13. Hummingbird-Hill....you took the words right out of my mouth! I was going to suggest testing for Sjogren's because many of those symptoms are the same for Sjogren's. I also have Sjogren's and it is a bitch compared to Celiac. Request SS-A and SS-B antibody testing. Here is a link that explains Sjogren's testing better than I can. http://emedicine.medscape.com/article/332125-workup I just had the antibody testing done because I tested positive. However, not all people with Sjogren's trip the antibody tests so having it be negative does not rule it out, regardless of what the AMA says. It's like Celiac testing.....you are testing for autoimmune disease and the immune system can modulate so it can be a crap shoot. I wish you the best of luck with the docs!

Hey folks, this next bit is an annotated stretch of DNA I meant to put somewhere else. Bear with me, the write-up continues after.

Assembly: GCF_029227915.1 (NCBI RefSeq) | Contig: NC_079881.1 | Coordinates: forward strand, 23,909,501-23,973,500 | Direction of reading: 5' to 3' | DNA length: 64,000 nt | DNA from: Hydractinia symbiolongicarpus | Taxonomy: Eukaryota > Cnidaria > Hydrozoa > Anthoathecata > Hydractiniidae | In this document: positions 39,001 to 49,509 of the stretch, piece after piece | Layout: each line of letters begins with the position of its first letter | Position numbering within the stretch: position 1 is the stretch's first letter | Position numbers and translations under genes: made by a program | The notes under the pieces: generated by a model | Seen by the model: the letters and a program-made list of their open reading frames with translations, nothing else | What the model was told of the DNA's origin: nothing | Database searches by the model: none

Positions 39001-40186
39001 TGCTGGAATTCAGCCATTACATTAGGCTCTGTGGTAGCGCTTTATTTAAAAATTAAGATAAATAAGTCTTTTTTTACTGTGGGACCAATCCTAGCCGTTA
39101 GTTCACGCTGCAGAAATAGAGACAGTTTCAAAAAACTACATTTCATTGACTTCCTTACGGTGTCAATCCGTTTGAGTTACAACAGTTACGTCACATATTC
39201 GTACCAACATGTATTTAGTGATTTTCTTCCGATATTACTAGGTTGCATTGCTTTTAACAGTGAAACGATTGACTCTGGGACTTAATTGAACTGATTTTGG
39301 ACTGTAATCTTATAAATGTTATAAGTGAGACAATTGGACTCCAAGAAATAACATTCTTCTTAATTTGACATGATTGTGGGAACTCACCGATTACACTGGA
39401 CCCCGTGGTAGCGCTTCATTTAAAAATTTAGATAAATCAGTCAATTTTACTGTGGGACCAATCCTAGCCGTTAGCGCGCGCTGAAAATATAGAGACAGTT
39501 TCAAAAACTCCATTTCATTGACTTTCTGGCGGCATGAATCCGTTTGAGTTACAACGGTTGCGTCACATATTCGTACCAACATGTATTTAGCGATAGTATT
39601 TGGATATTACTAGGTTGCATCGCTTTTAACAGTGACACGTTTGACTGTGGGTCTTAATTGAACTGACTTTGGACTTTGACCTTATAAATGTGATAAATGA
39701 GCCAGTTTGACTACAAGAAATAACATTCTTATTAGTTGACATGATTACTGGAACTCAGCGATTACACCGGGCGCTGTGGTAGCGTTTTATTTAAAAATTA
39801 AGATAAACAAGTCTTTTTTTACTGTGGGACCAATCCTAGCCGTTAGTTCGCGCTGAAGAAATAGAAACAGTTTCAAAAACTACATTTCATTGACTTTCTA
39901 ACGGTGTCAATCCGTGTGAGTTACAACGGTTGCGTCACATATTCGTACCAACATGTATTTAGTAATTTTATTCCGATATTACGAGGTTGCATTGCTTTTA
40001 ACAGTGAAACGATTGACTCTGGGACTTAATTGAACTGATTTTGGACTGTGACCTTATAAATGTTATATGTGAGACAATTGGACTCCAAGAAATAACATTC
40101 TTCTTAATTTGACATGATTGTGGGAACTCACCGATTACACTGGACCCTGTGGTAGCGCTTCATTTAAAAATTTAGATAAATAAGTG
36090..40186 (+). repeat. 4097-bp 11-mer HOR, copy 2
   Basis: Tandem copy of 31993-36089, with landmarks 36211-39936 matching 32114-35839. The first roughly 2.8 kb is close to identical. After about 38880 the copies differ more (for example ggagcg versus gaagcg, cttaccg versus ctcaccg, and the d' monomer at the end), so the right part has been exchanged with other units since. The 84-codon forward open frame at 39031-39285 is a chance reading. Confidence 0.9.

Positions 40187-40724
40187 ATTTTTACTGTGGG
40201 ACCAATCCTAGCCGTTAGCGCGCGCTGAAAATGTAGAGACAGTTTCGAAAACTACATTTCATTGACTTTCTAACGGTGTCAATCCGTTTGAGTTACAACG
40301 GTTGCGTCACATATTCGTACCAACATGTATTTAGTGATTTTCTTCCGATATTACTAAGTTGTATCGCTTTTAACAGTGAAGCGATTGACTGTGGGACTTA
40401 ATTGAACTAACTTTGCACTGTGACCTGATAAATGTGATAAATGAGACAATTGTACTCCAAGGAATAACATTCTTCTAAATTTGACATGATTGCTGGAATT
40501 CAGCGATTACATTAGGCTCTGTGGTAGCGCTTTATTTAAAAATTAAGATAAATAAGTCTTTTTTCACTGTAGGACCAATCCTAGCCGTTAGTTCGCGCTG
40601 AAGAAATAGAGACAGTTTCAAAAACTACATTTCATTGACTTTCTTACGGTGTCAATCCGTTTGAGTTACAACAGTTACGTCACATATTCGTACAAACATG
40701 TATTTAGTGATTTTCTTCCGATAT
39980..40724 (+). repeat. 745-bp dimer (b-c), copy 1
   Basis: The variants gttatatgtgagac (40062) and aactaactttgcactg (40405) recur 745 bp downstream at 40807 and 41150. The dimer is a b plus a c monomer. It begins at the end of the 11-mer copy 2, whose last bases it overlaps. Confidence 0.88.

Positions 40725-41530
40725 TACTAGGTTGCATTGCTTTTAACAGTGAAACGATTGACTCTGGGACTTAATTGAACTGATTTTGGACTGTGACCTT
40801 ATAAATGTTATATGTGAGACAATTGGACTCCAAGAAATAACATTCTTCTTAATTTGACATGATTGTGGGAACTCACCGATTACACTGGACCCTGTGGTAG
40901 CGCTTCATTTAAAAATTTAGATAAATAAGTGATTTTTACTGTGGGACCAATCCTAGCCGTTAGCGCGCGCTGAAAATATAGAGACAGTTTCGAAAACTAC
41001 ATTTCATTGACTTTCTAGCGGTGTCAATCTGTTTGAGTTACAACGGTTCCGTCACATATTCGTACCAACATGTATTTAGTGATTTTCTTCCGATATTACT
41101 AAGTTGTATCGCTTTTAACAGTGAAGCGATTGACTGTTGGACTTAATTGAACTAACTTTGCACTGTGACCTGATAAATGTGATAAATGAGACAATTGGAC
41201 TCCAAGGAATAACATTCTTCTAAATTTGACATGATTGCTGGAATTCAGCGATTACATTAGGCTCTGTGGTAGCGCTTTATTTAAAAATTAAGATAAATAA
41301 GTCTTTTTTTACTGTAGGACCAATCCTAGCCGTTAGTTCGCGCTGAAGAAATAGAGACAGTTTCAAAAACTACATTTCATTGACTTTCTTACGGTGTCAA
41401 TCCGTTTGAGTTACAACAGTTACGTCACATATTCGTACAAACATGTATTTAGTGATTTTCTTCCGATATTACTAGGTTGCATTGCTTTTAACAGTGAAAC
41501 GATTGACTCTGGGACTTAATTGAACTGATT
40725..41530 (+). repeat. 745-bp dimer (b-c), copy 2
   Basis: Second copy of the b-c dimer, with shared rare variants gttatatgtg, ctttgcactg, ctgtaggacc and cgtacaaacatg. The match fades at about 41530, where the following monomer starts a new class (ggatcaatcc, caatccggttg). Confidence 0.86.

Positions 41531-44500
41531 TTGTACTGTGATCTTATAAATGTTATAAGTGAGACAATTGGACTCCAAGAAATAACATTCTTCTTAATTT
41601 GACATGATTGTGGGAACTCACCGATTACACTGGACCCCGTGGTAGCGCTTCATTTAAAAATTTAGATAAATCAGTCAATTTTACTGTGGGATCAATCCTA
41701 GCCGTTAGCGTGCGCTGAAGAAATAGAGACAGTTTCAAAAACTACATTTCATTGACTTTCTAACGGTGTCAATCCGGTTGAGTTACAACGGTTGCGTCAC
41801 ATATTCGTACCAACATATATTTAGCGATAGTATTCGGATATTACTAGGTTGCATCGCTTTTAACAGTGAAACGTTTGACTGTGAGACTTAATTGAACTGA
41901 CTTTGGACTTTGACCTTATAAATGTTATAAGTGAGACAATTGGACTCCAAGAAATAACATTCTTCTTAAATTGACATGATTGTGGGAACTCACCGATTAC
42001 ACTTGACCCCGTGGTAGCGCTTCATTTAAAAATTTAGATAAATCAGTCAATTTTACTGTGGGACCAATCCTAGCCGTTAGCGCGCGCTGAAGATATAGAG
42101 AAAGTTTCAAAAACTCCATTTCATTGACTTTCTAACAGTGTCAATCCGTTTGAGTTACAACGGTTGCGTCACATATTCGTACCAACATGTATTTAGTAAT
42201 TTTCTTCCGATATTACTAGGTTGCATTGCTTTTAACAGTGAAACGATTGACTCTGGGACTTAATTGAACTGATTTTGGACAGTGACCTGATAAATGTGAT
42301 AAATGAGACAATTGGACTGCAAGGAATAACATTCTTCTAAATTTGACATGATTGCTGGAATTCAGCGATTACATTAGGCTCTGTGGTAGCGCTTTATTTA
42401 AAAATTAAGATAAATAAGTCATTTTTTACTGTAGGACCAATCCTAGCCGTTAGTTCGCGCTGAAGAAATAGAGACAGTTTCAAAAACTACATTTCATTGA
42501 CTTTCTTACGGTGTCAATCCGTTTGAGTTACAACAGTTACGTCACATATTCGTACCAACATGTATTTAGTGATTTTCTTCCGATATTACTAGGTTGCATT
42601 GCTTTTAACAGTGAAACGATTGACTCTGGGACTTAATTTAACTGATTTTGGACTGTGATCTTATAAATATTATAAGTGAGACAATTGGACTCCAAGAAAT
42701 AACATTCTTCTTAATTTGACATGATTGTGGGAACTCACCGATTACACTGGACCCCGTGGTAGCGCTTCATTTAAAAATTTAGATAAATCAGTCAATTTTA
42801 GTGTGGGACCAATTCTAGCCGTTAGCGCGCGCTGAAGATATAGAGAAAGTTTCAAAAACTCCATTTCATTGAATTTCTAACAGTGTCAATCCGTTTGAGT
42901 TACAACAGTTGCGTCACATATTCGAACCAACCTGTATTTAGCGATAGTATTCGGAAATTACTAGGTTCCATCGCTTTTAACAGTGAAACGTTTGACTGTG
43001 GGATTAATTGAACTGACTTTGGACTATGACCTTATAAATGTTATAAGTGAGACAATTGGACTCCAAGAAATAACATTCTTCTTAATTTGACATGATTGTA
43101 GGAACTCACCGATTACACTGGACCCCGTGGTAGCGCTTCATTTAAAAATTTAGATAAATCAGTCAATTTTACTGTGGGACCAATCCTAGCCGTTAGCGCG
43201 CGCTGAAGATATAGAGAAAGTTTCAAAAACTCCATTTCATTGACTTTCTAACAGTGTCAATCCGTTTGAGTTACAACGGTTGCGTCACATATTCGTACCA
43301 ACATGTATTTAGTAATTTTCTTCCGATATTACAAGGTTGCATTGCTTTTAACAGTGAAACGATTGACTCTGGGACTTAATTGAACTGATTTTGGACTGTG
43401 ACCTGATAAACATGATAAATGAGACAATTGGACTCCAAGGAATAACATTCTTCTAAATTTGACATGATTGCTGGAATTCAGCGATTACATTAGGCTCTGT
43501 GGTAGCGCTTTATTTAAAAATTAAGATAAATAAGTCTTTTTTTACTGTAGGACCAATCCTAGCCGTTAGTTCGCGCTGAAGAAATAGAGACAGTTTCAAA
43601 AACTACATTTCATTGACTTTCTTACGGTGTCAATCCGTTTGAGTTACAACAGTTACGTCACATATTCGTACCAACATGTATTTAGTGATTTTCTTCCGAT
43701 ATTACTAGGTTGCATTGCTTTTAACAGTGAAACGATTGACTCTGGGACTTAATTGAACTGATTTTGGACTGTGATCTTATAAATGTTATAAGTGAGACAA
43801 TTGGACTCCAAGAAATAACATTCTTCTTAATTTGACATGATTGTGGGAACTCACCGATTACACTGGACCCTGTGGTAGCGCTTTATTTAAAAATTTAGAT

14. Avoiding processed food is not necessary for everyone. Many people can tolerate small amounts like bread in the beginning. There is no proof that total avoidance of these products leads to faster healing. I was in my mid-40's when diagnosed and did not abstain from all processed foods. I needed to gain weight badly so ate gluten-free bread (toast) in the beginning and did just fine. It is really difficult for kids to eat whole foods only, unless they have to. It will become obvious fairly quickly if they are having trouble with them. Many will also resent the diet if they are forced to eat no mainstream carbs. I am not saying to eat chocolate cupcakes on the second day but gluten-free bread and some cereals should be just fine. Kids are kids...they will heal faster than we adults do anyway so parents should not feel guilty about giving their kids some gluten-free toast in the morning or making them a sandwich for lunch.